Transfiguration aims to be a KC Pride Fest for a queerer generation
Mazzy Mann and Zoey Shopmaker are direct about their intentions for Transfiguration, the new queer-and-trans-centric music and arts festival they’ve organized. It’s being held May 31 and June 1 — the same weekend as KC Pride Fest.
“We want to present it as an alternative to KC Pride Fest, which is notoriously not very inclusive to anyone beyond cis white gay men,” Shopmaker says. “We want to move away from a singular idea of what it means to be queer or gay or trans in the Midwest.”
Complaints about KC Pride Fest becoming less gay and more corporate are, at this point, almost as much of a tradition as the festival itself. “It’s gone from being a political event to being an entertainment event,” Camp magazine publisher John Long told The Pitch back in 2014.
That perception is not without merit. This year marks the 50th anniversary of the famous 1969 Stonewall uprising in New York, when LGBTQ patrons fought back against police harassment and abuse. Pride fests in many other cities will commemorate this historic insurrection this year. But KC Pride Fest’s website doesn’t even mention Stonewall. It appears that 2019 will be another year of EDM stage shows at a park filled with vendors who’ve slapped rainbows on their products for the occasion.
By contrast, Mann name-drops Stonewall icons Marsha P. Johnson and Silvia Rivera as ancestors worthy of celebration, and emphasizes that Samantha Ruggels, the executive director of both the Kansas City Center for Inclusion and the KC Transfinity Chorus, will be a keynote speaker at Transfiguration. The aim is to host a safe, joyous weekend of events that also acknowledges the often-harsh political realities for marginalized communities.
“[Transfiguration] is a call to the cause as much as it’s an entertainment event,” Mann says. “It’s something Kansas City has never seen before.”
Lofty talk. But Mann and Shopmaker, both trans women, have built up a sturdy reputation over the past few years as the founders of UN/TUCK, an electronic music label and collective. Along with Lorelei Kretsinger, they started UN/TUCK, in 2017, in response to their observation that queer and trans artists weren’t being regularly booked in the city. So they hooked up with Intelligent Sound, an electronic and hip-hop collective, and started doing shows at Niche, the upstairs space at the now-closed Uptown Arts Bar.
The lineup at Transfiguration will draw heavily on the community of artists that frequented those Niche shows, but it will be held at Quixotic (1616 Broadway). Local electronic music will be represented by Whorxata, Close Qrtrs, Xanna, Elijah, and Sister Zo (Shopmaker). Two headlining DJs are coming from out of town: LA-based Bored Lord( industrial beats with nostalgic, ravey vibes) and Adab of Cleveland’s queer electronic collective In Training.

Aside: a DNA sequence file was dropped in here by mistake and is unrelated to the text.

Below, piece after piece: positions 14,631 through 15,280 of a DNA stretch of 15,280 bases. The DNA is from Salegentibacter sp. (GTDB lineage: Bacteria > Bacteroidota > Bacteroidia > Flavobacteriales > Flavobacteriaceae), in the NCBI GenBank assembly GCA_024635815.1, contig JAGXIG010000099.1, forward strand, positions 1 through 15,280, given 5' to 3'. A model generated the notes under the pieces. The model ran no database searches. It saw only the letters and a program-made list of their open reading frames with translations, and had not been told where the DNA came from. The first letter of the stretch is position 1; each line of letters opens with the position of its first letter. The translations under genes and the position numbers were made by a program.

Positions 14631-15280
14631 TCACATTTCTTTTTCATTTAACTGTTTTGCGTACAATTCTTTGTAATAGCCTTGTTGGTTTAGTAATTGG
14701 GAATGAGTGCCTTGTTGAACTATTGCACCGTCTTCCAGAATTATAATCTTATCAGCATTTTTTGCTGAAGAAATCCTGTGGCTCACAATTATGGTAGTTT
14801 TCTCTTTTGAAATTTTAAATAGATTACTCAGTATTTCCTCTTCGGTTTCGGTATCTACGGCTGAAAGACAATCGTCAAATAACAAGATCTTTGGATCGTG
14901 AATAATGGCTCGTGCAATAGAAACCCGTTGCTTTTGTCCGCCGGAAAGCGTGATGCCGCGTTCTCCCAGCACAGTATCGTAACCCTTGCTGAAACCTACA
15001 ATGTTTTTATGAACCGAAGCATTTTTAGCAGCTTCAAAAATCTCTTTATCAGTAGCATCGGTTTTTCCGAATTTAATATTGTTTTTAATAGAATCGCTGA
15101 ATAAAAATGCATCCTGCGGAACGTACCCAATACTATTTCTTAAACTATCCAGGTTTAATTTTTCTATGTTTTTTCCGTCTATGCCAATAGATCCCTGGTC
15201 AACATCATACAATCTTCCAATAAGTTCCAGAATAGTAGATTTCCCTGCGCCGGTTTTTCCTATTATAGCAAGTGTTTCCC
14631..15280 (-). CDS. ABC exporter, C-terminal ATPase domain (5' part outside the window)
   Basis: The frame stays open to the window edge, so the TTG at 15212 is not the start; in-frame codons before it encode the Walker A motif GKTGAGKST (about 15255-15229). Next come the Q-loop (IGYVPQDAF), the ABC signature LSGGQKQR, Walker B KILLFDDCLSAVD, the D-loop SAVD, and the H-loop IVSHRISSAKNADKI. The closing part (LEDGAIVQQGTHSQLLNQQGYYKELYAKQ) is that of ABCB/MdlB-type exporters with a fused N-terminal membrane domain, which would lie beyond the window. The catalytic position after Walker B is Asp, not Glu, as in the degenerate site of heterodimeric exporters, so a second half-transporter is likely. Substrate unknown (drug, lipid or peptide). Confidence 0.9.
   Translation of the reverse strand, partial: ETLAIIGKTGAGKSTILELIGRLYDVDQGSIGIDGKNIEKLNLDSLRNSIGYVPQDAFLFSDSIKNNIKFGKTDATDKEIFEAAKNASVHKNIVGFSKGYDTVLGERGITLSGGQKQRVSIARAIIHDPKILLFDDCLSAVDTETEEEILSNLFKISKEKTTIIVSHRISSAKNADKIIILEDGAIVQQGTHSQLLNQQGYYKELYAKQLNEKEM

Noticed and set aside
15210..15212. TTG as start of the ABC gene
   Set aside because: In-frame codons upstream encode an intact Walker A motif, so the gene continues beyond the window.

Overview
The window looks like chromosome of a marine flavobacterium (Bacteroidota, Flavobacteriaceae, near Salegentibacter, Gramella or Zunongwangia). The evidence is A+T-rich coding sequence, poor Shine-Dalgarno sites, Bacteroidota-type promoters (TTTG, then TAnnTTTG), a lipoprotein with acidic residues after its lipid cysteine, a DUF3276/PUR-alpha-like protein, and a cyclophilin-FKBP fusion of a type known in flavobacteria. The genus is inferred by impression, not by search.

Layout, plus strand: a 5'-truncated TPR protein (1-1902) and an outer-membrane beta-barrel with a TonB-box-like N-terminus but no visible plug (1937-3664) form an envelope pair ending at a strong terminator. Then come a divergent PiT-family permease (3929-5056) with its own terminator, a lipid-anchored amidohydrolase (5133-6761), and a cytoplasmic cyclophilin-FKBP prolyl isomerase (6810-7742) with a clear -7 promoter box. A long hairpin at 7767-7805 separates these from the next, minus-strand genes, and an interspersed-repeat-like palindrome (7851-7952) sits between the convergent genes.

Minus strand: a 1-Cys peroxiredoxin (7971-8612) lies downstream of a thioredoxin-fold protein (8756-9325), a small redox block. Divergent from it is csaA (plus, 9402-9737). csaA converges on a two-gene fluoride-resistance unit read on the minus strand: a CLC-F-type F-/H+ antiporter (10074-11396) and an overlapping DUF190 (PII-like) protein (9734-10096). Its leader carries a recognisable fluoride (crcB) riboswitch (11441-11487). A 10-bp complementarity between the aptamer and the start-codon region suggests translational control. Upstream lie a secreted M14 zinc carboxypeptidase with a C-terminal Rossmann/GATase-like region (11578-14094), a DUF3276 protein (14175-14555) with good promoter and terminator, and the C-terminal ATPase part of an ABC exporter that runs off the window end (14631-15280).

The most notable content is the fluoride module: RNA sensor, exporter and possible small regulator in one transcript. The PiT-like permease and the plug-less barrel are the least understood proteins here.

It’s not all dance-oriented, though. Also slated to perform: Evil Pillows (all-trans punk band), Lava Dreams (a dream pop solo act), Lovergurl (a synth-pop trio that invites you to “come dance to dismantle the patriarchy”), The Black Creatures (sci-fi soul pop), and Calvin Arsenia (consistently awe-inspiring indie-jazz-electronic melange). Specialty cocktails concocted by Helen Proctor will be available, but so will offerings from a nonalcoholic bar spearheaded by herbalist Julissa VanGillig. The event strives to be welcoming to all— including those who choose to party sober.
Transfiguration will kick off with a drag show, “Drag Through the Decades,” hosted by House of Alter. It will showcase looks from different cultural moments in queer history.
“[The show] offers a chance to playfully reflect on a rich history,” says Alter’s Bo Hubbard. “We will be featuring early-1900s cabaret all the way to the present push of genderfuck drag. We might even get wild and pull out some 18th century decadence.” (The show will be emceed by Hubbard and Boi Boy, founders of House of Alter and throwers of wild, late-night dance parties across the city since 2017.)
Shopmaker draws a connection between the exhausting daily oppression of being a trans woman — who face a higher risk of violence than those of any other gender identity — and the need for a space to be together with others.
“It gets so tiring that it’s easier to just stay home,” she says. “There’s so many people who feel that way. For everyone who experiences that marginalization and that fear — having to make yourself small to avoid violence or discrimination or harassment — [events like Transfiguration and UN/TUCK shows] gives them power.”
After all, as Mann adds: “If you aren’t giving back to the community, what are you doing? That’s the heart of all communal art.”
Transfiguration is Friday, May 31 (doors at 8pm) and Saturday, June 1 (doors at 6pm). Ticket info and more here.